The survey results give a glimpse into how each country values different forms of expression, particularly in the athletic arena and at a world event such as the Olympics. What is interesting is that the USA, a country that prides itself on their freedom of speech, did not lead any of the categories above. As a collective, the North American countries generally favor self expression and the results reflect this.

The full report can be read here

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ACC
3 months ago

It’s interesting to see the countries’ cultures surrounding free speech reflected here. US, Canada, Britain, South Korea, and Germany fall on the side of free speech, while China and Russia are less friendly towards it.

Also interesting to see the lingering effect of Peter Norman on the Australian responses here. South Africa also seems to have a history of “keep politics out of sports” since Apartheid South Africa was excluded from the Olympics.

Last edited 3 months ago by ACC
Corn Pop
Reply to  ACC
3 months ago

The 100s shot in Mexico , the torture & murders of Munich can never compare to the deeply felt & earnest feelings of athletes today. We are in for a treat!

Last edited 3 months ago by Corn Pop
Heidi Natkin
3 months ago

In the US I would venture to guess that the majority of our athletes come from “privileged” backgrounds, and aren’t personally affected by the issues that would be cause for protest – impacting their views on protest in general. This would particularly be the case with winter sports but also in sports that tend to be dominated by wealthy, white athletes including swimming.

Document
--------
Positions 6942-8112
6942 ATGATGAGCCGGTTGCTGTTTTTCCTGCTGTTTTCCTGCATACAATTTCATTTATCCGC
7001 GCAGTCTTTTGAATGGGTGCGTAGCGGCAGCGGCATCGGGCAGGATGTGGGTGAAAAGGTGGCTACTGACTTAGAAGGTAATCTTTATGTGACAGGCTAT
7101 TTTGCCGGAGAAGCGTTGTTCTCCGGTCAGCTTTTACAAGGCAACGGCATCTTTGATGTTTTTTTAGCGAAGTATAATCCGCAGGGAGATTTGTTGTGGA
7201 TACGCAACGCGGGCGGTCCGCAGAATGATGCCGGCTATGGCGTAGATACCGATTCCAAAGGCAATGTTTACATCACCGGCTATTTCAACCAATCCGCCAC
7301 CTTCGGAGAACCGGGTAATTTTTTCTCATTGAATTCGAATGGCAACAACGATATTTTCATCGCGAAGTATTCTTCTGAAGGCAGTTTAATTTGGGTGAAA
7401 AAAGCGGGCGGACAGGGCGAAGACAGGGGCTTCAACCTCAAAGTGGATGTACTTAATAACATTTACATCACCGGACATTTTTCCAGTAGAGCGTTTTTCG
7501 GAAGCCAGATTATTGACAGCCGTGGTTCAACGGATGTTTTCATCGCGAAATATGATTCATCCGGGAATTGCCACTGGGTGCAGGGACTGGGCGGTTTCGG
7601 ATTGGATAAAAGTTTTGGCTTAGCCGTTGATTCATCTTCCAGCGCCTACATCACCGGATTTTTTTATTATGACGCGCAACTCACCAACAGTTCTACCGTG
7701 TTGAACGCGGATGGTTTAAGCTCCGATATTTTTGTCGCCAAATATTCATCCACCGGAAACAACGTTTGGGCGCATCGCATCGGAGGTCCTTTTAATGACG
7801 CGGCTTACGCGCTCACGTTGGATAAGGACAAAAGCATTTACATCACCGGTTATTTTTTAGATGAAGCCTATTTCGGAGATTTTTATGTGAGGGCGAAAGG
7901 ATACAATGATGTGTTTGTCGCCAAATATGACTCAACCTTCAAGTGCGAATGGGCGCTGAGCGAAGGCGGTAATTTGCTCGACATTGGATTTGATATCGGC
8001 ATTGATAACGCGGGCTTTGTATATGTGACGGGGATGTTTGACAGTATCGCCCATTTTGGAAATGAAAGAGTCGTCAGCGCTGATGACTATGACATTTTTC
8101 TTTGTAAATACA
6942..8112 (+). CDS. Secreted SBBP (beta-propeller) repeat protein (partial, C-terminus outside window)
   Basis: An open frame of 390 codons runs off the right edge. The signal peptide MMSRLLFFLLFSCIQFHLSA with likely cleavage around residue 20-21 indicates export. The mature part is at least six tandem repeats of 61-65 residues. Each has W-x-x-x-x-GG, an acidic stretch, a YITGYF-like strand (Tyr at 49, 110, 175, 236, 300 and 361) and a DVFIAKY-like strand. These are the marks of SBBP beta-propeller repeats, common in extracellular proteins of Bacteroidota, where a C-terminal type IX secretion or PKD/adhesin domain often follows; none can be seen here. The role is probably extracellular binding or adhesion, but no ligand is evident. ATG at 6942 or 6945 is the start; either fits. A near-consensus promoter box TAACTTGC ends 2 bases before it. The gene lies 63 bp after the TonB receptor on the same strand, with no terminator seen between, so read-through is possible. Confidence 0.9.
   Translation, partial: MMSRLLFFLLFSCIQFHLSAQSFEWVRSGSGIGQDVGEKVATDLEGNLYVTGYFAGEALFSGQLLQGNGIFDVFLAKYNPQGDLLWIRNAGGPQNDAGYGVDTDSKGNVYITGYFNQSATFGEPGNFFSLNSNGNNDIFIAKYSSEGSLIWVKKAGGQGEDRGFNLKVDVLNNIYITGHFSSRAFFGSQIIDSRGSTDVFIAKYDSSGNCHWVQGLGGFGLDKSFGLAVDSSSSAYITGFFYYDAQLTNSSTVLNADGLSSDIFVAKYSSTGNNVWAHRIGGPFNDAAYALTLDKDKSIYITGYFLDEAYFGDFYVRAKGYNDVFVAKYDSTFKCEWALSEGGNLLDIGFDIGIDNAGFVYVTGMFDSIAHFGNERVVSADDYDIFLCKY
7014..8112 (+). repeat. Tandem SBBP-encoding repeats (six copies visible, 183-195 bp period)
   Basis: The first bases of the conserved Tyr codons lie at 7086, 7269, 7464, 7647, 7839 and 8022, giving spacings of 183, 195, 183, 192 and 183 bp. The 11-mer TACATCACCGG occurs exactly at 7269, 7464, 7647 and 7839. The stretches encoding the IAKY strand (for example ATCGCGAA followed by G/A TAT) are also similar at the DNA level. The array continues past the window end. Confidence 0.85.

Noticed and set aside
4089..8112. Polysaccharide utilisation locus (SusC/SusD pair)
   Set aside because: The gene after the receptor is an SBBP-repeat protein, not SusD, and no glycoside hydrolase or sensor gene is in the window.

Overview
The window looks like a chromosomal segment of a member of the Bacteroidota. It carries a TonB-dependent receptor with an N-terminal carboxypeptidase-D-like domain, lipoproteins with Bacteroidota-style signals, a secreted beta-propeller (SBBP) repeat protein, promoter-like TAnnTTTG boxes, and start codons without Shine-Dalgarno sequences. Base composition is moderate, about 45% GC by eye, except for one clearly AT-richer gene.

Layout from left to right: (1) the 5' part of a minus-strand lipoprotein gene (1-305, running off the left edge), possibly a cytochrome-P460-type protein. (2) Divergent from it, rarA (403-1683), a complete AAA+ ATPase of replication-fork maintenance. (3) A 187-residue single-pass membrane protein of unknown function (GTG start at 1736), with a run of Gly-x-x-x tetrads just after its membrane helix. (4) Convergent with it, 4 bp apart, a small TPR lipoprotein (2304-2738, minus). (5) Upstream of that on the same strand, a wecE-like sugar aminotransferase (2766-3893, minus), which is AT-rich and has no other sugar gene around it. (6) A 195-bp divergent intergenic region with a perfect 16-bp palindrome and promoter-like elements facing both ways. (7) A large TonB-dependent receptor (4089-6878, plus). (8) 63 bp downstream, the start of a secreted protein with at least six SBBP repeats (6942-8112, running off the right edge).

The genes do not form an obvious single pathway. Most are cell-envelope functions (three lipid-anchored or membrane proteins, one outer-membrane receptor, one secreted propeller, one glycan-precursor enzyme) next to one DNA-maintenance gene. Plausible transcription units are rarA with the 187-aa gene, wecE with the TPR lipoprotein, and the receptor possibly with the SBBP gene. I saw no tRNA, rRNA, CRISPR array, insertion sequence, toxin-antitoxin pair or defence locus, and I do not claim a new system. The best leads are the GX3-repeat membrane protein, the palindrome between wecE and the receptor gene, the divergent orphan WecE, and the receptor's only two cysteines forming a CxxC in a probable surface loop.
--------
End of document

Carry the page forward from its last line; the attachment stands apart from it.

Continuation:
Optimistic
Reply to  Heidi Natkin
3 months ago

In comparison, I’d think you’re even more likely to find athletes come from ‘privileged backgrounds’ in countries outside of the US.

Mikeh
Reply to  Heidi Natkin
3 months ago

I think the athletes from the “privileged backgrounds” are far more likely to protest. After all, they have received schooling from major universities that encourage that ideology.

ACC
Reply to  Mikeh
3 months ago

Which ideology would that be? Freedom of speech? I thought universities were apparently suppressing free speech?

Schroedinger’s University: Both against free speech and for too much speech at the same time.

Emerson
Reply to  ACC
3 months ago

They suppress “free speech” when the ideas expressed are contrary to their ideology.

Troll Longhorn
Reply to  Heidi Natkin
3 months ago

Virtue signaling in full effect.

Doconc
3 months ago

No surprise ccp opposes protest

Political Protest in China can be fatal

Irish Ringer
3 months ago

Do you want to watch athletics, a protest, or both? Will the global audience and event announcers research and understand what all these protests are about? I just don’t see it happening and many of the protests will be lost on the audience.